Primary pupils get real history lesson

Current pupils join Bert Clarke, Ronnie McCulloch, George Henry, Norman Izzett and Melville Kerr
Current pupils join Bert Clarke, Ronnie McCulloch, George Henry, Norman Izzett and Melville Kerr
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THEY turned up to school in shorts no matter the weather, hid under the table when air raid sirens sounded and got whacked with a belt for speaking in class.

But despite this, former pupils of a city primary which started in the 1930s braved a visit back to their old school to mark its 80th birthday in a week of events and activities.

The Royal High Primary in Northfield opened in 1931 as a private boys school, only accepting girls in 1973 when it transferred to council authority.

Some of the first pupils visited today’s counterparts to talk about schooling in the 1930s and 40s, and have a look around the old classrooms where they were once taught.

Norman Izzett, 81, who started at the school in 1935, said: “It’s wonderful the school has survived. It’s so different but, at the same time, it’s the same school.

“The belt was there from P4 onwards and that was the ultimate control. Today, the school seems very relaxed.”

Sitting in the headteacher’s office, Mr Izzett remembered the first time he stepped foot in the room.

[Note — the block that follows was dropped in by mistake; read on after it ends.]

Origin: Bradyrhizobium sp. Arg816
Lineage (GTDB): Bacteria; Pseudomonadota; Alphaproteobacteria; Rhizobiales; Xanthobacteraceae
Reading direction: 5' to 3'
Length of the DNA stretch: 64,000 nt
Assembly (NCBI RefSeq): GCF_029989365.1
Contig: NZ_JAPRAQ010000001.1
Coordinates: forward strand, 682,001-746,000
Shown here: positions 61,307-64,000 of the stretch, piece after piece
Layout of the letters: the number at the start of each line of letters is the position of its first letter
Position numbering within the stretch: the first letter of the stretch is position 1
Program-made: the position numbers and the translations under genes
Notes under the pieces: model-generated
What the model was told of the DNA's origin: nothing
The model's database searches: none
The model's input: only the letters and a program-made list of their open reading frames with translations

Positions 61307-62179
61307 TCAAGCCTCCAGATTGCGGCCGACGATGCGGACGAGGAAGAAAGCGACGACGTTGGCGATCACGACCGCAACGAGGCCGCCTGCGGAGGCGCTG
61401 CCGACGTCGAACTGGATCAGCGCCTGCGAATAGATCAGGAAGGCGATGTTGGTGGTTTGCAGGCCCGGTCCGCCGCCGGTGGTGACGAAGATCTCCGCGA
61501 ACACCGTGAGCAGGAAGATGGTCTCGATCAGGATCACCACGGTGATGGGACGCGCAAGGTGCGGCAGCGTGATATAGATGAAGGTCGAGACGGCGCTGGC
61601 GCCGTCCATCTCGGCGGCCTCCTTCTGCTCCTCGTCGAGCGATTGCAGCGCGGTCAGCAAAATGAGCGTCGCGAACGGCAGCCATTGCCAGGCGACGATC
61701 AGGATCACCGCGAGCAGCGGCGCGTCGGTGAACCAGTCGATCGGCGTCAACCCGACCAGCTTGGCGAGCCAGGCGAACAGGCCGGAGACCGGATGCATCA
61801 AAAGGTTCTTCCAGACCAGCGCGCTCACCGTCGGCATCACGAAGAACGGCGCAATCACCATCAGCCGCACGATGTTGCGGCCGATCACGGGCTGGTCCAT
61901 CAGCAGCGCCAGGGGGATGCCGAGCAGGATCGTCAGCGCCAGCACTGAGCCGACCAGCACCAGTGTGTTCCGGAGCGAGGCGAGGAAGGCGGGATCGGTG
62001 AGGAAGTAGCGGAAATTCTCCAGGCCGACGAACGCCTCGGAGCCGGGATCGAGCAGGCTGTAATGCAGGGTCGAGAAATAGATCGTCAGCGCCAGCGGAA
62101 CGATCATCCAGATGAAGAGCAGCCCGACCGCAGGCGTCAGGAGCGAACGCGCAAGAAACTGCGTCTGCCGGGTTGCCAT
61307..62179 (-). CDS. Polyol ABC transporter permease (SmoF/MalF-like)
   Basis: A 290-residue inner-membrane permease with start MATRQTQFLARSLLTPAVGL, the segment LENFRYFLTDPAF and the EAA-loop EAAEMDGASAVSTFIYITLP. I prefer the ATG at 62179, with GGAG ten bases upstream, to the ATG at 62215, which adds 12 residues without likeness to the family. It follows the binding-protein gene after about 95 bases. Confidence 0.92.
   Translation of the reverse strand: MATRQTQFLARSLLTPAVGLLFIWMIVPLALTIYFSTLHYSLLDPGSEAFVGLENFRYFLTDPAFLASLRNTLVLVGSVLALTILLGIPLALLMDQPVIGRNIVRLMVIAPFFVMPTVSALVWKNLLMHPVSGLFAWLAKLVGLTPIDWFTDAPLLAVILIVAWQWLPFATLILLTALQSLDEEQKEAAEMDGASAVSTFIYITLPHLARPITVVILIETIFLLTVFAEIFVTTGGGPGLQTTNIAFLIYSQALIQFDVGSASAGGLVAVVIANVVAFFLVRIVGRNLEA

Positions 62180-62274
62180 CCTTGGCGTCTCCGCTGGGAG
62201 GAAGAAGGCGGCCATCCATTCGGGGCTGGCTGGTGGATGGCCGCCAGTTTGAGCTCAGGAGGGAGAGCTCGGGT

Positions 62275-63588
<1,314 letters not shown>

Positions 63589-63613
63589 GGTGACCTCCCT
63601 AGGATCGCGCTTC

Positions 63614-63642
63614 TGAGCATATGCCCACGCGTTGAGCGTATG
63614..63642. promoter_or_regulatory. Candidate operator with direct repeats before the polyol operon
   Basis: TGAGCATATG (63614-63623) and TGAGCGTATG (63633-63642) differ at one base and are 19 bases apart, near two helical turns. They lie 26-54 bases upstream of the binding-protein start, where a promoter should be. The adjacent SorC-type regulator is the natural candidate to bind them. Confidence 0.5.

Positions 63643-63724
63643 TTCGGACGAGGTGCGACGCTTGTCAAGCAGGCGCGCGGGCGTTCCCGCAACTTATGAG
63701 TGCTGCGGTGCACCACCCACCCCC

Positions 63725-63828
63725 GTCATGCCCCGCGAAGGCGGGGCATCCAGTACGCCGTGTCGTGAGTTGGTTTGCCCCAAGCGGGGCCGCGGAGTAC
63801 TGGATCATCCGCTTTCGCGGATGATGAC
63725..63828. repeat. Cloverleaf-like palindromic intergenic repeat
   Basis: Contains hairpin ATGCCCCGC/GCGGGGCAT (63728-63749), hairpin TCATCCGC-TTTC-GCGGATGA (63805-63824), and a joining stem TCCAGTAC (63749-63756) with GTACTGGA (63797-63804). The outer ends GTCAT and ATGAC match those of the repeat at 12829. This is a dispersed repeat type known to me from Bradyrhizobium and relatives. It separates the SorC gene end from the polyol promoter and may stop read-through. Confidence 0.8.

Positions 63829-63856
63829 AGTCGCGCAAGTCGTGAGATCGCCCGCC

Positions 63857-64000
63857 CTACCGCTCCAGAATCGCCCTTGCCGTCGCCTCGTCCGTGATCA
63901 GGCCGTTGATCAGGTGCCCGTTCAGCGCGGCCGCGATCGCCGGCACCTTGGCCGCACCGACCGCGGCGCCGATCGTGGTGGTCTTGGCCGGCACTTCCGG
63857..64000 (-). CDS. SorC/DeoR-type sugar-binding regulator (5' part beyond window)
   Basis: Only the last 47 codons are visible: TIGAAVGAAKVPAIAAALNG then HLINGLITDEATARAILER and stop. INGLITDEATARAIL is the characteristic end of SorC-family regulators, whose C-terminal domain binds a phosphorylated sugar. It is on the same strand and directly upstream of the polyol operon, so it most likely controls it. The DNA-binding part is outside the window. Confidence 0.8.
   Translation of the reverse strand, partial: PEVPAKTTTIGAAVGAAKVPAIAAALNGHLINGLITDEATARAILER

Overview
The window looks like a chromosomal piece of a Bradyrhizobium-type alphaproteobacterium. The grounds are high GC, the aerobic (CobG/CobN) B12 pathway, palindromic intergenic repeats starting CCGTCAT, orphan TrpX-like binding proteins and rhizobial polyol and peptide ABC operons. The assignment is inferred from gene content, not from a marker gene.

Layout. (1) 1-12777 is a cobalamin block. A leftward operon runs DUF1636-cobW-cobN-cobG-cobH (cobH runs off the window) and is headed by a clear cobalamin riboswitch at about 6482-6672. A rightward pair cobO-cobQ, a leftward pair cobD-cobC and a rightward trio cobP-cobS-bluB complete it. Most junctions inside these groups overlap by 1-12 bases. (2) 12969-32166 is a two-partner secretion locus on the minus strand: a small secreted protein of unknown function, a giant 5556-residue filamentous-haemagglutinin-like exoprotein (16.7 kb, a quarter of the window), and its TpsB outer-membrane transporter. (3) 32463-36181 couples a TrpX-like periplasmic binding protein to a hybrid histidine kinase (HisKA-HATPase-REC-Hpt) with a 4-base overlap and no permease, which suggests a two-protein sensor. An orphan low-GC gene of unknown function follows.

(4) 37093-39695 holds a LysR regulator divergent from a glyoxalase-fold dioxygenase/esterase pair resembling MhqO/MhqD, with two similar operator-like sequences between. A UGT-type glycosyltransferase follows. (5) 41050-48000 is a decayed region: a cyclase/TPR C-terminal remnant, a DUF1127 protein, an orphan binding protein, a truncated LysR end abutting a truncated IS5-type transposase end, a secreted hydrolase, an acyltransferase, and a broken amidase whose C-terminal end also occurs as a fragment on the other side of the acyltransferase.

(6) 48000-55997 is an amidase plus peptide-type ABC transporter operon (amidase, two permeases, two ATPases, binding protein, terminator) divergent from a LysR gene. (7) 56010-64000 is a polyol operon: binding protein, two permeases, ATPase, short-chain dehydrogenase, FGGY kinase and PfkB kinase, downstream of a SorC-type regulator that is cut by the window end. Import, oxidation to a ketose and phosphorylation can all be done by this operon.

He said: “When my mother brought me in to look at the school, I made myself at home and I started rummaging through the drawers in the headteacher’s office. I still got accepted, though.”

Mr Izzett’s former classmate, George Henry, 81, said: “For a short while, during the war, the class was split into smaller groups and I remember going to people’s houses to be taught. We also had some lessons in the old rugby pavilion at Jock’s Lodge.

“We used to hear that pupils who had just left [the Royal High School] had been killed, so it was kind of harrowing.

“I remember when all the sirens sounded we used to hide under the table.”

Earlier this week, the school hosted a 1930s day, where pupils and teachers dressed in clothing from the time and lessons were taught in the strict style of the period.

Primary seven pupil Lewis McColm, ten, was not keen on the 1930s-style lessons.

He said: “It was rubbish – the teachers shouted too much. The work was also quite boring.”

Headteacher Joan Brear said: “All the staff had gowns on, which gave us all such empowerment. It’s been a real living memory experience which hopefully will stay with the children as they progress through high school and beyond.”